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I do not believe Bill C-7 undermines the equality of disabled people. What it does is acknowledge what Jean Truchon once said during his legal battle for medical assistance in dying: “You don’t have to be at the end of life to feel intolerable pain.”

I also do not believe Bill C-7 offers “death on demand.” There are stringent conditions under which MAID would be approved for those whose deaths are not reasonably foreseeable. Simply put, Bill C-7 offers choice to people who may regard their medical suffering as intolerable, and are as capable as anyone of deciding whether to avail themselves of such options.

Kerrie Hale Calgary

Re Mum Chose MAID, But I’m Having A Hard Time Letting Her Go (Online, Nov. 1) and How To Let Go (First Person, Nov. 2): Imagine my dismay at submitting a personal essay and having it headlined, twice, in ways that I felt misrepresented the gist of my story, creating a distorted prefacing lens for readers.

Given today’s digital legacy, I feel it is important to clarify: I did fully understand and support my mother’s decision to apply for medical assistance in dying, contrary to the secondary print headline. I did not have “a hard time letting her go.” She lived a long, healthy life and I accepted her end was near.

However, I was perplexed by the haste of approval and execution of MAID, and disturbed by the macabre, insensitive Halloween sickbay setting.

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As a psychotherapist, I would also not presume to tell others “how to let go.” I shared my personal experience to convey that the health care system may be at risk of becoming anaesthetized to the emotional suffering of those bearing witness and left behind.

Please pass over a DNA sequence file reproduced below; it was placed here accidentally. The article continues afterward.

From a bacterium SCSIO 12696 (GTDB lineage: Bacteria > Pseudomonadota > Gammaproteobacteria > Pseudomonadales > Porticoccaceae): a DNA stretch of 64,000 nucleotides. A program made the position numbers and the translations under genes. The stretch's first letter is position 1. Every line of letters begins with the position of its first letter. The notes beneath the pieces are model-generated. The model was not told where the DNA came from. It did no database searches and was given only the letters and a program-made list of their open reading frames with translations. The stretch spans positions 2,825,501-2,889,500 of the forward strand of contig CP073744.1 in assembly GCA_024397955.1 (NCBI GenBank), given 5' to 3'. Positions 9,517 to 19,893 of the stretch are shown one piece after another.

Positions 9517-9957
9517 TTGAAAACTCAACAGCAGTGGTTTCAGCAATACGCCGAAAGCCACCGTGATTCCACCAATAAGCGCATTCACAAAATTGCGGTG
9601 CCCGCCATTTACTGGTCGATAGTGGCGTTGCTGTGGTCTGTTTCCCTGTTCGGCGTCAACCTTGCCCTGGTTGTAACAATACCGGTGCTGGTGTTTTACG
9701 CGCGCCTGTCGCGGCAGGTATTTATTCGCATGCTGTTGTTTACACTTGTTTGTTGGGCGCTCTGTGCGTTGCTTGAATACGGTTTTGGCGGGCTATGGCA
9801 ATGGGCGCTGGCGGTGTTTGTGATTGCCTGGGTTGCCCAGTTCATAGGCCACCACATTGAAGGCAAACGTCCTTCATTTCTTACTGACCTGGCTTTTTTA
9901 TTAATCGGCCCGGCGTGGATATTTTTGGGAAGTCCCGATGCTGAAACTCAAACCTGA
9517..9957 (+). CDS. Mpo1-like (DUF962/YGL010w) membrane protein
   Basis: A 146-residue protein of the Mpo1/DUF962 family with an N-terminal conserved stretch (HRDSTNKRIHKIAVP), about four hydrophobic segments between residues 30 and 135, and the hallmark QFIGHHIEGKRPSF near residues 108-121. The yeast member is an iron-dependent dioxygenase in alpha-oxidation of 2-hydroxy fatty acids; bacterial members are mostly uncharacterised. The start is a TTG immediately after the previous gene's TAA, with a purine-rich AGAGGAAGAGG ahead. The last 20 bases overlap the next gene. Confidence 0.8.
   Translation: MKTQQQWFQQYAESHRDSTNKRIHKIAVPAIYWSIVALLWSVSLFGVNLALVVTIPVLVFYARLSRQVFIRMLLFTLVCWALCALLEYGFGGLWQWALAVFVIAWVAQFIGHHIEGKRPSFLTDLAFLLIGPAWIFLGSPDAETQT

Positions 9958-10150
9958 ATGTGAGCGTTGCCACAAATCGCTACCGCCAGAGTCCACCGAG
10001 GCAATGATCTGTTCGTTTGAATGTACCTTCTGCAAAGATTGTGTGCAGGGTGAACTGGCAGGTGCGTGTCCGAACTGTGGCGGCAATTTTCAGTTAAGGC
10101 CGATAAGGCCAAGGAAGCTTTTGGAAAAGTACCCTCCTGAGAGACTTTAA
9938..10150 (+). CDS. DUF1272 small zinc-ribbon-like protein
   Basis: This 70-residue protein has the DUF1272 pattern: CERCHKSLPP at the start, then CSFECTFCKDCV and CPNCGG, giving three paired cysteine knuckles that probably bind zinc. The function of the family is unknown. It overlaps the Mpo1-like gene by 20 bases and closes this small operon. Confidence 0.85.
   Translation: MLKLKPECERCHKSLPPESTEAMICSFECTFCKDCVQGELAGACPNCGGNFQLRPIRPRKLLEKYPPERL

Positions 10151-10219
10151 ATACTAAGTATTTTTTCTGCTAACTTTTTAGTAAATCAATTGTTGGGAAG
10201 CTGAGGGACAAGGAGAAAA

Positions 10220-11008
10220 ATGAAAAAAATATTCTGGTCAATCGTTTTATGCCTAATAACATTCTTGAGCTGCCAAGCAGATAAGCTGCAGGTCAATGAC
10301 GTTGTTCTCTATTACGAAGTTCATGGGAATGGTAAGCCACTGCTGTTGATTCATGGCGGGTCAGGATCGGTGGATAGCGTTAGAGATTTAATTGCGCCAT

Nikita A. Crook West Vancouver

I remember Maz

Re Remembering Don Mazankowski: A Deputy Prime Minister With Uncommon Leadership, Patience And Skill (Online, Oct. 28): I was much saddened by the death of the Right Honourable Don Mazankowski.

Maz was instrumental in completely transforming the aviation landscape in Canada. Our fruitful co-operation began in 1984 with the election of Brian Mulroney, who wisely named him minister of transport and, subsequently, deputy prime minister and government house leader.

At the start of the decade, Canadian airlines were being badly buffeted by deregulation taking place in the United States. We both worked closely on adapting deregulation to air transport in Canada, efforts that resulted in the Canadian Deregulation Act, also known as the “Freedom to Move Act.”

Maz was convinced that given the deregulation developments south of our border, Air Canada needed to be given the flexibility to renew its outdated fleet and update its network, so as to be able to operate successfully in an increasingly competitive market, without depleting the reserves of the Canadian government. In other words, it needed first to become privatizable – and then privatized.

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With a lot of hard work and sacrifice all-round – and given strong support from Maz, the prime minister and Air Canada employees – our national airline became fully privatized in 1989 and is today one of the world’s leading international airlines.

Maz contributed enormously to the welfare of his native Alberta and the development of our great country. Often referred to as the “Minister of Everything,” he strongly believed in, and devoted himself tirelessly to, integrating Western Canada with the rest of Canada.

He will be sorely missed.

Pierre J. Jeanniot OC, CQ, FRAeS; President and CEO, Air Canada, 1984-1990; Montreal